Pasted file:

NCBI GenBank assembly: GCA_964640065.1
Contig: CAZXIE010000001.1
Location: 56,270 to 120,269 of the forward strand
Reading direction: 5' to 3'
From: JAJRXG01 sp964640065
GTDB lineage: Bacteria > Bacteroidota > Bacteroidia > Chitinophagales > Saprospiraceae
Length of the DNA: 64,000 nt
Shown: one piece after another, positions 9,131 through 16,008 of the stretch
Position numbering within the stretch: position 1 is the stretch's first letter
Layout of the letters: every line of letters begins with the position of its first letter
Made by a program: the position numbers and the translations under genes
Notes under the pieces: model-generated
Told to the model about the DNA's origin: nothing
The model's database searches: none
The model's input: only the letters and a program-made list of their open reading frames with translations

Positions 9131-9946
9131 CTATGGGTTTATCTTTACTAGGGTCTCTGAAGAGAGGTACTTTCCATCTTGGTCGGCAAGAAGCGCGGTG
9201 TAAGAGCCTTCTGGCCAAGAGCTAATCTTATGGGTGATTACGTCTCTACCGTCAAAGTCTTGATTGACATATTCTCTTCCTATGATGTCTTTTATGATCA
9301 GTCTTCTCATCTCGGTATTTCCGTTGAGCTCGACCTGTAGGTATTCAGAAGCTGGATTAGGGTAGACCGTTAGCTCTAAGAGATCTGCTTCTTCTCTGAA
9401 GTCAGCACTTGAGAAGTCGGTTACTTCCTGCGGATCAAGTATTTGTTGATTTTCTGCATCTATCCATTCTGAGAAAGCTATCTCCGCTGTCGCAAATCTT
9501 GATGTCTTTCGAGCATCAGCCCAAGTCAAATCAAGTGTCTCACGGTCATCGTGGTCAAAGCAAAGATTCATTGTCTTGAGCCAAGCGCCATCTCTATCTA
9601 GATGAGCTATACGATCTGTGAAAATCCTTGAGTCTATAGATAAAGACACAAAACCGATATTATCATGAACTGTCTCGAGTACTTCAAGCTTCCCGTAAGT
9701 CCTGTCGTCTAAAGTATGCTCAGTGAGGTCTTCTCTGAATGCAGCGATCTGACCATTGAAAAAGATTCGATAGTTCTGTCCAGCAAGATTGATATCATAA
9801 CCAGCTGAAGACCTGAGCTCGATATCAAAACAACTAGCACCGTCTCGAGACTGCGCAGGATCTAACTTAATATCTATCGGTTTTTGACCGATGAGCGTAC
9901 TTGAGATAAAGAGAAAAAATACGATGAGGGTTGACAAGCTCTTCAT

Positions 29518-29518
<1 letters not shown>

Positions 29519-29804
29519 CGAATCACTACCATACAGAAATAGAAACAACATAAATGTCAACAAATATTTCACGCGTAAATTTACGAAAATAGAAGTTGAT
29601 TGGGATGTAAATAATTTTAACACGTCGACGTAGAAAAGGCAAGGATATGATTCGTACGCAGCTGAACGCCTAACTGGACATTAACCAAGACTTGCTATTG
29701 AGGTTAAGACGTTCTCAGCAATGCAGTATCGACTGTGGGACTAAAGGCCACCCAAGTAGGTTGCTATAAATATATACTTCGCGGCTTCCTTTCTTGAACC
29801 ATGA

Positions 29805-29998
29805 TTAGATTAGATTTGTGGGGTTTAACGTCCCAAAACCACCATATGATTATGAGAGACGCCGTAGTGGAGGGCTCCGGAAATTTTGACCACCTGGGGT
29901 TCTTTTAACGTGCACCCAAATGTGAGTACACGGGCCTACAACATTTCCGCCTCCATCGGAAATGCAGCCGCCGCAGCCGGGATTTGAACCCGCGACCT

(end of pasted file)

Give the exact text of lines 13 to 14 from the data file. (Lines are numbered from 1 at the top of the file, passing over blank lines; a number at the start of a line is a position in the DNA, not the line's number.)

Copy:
Told to the model about the DNA's origin: nothing
The model's database searches: none